Child marriage has been a major social evil in Nepal, but its rate has been increasing despite stringent legal provisions and ample interventions against child marriage on the part of the government as well as non-government organisations.
As per the latest figures provided by Nepal Police, as many as 84 cases of child marriage were reported in the fiscal 2020-21 against 64 in 2019-20, an increase by 31.25 per cent, indicating that child marriage has continued to rise at an alarming rate.
Most of the brides and bridegrooms were children, while minor girls were married off to elderly men in some cases.
Nepal Police spokesperson, SSP Basanta Bahadur Kunwar, said that the major causes for underage marriage were undue pressure from parents and deep-rooted superstition.
Nearly 40 per cent of the minors tied the knot on their own accord in 2020-21.
Police, in association with local child clubs, stopped around 20 child marriages in 2020-22. As per the existing law, marriage before 20 years of age is considered child marriage.
As per Nepal government’s finding, people younger than 20 years of age are neither physically nor emotionally ready to get married.
According to a 2019 report released by the Ministry of Women, Children and Senior Citizens (MoWCSC), child marriage not only deprives girls of education, but it often makes them vulnerable to a cycle of discrimination, domestic violence and abuse. The report encouraged children to make their parents aware that an individual must attain at least 20 years of age to get married.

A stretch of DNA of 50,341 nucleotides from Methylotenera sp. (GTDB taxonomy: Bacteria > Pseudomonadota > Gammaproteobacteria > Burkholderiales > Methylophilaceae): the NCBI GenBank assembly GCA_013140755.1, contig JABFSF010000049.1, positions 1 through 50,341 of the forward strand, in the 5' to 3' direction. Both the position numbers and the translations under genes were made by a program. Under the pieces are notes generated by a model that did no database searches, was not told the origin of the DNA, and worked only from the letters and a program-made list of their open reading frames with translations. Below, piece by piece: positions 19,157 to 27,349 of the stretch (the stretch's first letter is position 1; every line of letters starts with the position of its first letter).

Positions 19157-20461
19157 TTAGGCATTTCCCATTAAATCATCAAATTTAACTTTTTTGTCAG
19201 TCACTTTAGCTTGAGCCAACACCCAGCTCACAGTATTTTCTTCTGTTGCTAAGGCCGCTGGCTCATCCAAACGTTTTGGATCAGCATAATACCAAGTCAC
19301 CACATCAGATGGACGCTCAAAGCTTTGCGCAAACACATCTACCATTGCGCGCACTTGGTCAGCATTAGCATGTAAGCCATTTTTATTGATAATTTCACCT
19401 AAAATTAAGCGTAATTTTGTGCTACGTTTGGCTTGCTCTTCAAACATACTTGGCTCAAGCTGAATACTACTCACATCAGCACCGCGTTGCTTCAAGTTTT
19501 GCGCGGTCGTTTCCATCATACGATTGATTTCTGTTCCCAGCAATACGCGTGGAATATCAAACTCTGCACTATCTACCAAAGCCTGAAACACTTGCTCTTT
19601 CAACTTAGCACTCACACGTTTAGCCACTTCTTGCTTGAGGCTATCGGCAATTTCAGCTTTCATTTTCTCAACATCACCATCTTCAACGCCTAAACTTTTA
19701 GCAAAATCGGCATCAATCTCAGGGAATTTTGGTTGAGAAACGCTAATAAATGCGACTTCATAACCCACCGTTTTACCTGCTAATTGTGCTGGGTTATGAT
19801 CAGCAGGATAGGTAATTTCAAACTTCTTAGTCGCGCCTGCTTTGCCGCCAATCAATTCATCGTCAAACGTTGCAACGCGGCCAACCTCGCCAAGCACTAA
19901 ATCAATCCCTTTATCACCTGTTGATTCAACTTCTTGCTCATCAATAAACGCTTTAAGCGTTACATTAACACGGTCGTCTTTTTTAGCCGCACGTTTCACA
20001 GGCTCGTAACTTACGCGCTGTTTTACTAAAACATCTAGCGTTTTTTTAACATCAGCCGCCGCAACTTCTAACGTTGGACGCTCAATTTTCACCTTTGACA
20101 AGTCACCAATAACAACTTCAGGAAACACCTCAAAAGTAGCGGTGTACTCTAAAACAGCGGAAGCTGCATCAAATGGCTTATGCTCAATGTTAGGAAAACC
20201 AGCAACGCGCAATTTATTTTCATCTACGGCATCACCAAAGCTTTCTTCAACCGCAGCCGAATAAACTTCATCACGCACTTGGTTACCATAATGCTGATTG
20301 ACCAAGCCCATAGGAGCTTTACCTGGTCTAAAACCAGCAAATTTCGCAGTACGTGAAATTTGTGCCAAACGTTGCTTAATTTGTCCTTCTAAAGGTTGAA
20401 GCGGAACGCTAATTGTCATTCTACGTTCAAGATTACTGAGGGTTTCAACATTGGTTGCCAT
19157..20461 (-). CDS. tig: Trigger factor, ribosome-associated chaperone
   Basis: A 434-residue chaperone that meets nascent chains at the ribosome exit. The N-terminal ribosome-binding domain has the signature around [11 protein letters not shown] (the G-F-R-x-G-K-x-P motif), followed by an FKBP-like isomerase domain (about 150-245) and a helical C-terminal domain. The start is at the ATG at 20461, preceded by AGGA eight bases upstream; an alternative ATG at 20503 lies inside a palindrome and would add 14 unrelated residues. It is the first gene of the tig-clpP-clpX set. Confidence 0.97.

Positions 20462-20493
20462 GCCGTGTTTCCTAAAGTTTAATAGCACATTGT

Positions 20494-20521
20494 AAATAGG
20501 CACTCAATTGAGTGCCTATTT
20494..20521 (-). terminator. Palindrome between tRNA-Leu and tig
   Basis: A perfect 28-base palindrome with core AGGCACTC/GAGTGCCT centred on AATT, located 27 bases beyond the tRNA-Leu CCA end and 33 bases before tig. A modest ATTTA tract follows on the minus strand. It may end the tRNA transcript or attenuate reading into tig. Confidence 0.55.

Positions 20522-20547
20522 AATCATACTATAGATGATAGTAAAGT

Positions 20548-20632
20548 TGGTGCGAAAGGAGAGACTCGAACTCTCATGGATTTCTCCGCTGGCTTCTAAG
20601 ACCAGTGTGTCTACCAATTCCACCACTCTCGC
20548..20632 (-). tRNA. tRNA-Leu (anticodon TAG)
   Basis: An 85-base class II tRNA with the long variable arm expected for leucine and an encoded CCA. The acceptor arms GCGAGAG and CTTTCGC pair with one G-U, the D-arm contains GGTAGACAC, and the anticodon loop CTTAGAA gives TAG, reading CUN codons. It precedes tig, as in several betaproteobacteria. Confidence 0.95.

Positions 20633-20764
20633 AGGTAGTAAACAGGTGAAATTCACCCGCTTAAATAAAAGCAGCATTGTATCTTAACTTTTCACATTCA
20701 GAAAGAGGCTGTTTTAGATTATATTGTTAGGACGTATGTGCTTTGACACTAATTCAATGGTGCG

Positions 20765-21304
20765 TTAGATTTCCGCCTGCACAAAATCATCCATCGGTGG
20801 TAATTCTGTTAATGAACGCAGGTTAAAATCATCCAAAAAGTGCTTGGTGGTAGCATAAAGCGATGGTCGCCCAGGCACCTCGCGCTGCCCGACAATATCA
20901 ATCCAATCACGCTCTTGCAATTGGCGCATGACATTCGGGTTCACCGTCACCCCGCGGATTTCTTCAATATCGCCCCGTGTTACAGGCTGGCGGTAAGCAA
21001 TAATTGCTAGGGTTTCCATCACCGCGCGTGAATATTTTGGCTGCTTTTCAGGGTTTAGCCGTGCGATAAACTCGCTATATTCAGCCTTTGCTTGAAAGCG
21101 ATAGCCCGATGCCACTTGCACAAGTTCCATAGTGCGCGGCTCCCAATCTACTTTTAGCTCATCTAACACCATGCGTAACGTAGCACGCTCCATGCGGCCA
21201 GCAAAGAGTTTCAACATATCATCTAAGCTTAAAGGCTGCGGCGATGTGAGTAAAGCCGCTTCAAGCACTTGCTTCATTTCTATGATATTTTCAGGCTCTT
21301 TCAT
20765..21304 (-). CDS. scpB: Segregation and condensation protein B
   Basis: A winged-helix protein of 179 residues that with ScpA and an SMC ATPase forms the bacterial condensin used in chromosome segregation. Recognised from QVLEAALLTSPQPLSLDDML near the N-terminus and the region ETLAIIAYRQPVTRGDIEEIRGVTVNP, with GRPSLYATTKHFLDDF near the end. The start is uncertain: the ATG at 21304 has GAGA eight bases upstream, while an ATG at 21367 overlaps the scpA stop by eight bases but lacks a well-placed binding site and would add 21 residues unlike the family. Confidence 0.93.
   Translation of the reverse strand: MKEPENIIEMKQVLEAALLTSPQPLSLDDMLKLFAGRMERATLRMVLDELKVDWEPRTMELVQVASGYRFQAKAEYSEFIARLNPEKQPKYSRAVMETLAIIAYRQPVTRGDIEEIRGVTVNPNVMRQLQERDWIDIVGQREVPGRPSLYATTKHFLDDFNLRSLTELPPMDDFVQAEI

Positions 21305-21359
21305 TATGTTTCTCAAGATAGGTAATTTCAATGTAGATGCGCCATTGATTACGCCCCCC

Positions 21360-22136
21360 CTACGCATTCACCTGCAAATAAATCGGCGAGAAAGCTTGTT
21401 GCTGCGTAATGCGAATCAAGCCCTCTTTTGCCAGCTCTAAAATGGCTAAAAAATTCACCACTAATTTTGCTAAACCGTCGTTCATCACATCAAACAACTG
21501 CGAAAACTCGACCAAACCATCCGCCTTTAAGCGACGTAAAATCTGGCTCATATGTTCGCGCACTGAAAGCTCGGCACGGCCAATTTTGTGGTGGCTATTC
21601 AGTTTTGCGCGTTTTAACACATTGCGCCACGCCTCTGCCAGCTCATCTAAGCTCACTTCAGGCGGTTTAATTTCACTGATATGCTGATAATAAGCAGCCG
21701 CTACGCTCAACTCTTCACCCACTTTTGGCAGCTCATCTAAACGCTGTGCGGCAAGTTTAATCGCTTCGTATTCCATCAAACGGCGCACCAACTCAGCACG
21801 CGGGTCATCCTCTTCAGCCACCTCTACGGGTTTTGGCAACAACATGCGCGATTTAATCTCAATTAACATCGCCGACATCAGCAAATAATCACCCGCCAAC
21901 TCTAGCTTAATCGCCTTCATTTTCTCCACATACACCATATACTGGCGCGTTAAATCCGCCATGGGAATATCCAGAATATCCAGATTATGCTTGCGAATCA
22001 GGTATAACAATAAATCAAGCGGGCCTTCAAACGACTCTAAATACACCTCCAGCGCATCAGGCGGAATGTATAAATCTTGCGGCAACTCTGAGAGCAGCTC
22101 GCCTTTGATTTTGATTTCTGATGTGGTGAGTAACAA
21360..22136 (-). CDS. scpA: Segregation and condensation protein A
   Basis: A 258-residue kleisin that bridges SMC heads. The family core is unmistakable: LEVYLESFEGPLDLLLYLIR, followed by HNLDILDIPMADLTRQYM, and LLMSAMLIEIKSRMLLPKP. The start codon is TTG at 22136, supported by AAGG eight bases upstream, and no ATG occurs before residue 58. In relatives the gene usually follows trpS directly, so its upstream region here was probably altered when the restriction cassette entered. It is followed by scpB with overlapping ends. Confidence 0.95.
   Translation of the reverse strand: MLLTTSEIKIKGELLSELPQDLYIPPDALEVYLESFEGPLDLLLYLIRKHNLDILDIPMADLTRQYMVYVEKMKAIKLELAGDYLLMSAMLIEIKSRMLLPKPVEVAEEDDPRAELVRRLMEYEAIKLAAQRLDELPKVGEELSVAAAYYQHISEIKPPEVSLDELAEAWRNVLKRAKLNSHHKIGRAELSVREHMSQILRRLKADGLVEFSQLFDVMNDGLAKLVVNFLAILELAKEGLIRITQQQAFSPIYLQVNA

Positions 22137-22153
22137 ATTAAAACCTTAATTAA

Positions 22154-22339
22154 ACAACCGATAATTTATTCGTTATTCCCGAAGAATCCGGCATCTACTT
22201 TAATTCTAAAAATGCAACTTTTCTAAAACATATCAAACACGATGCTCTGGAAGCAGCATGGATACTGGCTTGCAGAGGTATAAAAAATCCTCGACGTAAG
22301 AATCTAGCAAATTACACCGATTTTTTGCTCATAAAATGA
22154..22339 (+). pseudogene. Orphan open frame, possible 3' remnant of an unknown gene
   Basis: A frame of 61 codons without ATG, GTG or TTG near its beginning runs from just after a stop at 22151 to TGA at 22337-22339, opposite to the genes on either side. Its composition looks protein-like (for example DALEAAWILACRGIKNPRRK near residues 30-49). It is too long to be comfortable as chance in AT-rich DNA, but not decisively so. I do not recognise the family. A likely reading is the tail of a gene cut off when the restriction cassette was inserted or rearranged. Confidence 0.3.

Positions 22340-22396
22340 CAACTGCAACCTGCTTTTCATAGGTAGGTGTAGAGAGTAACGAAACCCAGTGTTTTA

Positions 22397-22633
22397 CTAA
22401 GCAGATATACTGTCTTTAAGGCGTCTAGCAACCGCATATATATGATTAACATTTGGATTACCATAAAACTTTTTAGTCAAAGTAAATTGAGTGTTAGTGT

Section 173 of the Criminal Code Act states that anyone found guilty of committing or assisting child marriage shall be liable to a jail term not exceeding three years and a fine of up to Rs 30,000.
MoWCSC said it had issued a procedure for carrying out programmes at local levels to eliminate social anomalies and malpractices like child marriage.
The procedure aims to incorporate anti-child marriage programmes into periodic and annual plans and programmes of the local levels and implement the same in an effective manner; ensure the participation of male children, teenagers and men in the fight against child marriage; and mobilise children, teenagers, parents, guardians, teachers, political and religious leaders and other stakeholders.
The programmes to be conducted by the local levels include raising awareness about child rights, sexuality, sexual and reproductive health and rights, through anti-child marriage campaign; training for child clubs and communities; development of child-friendly infrastructure; formation and mobilisation of child and youth clubs exclusively against such social malpractices; conducting awareness programmes at the family level in association with government and non-government organisations; and ending child marriage and gender discrimination.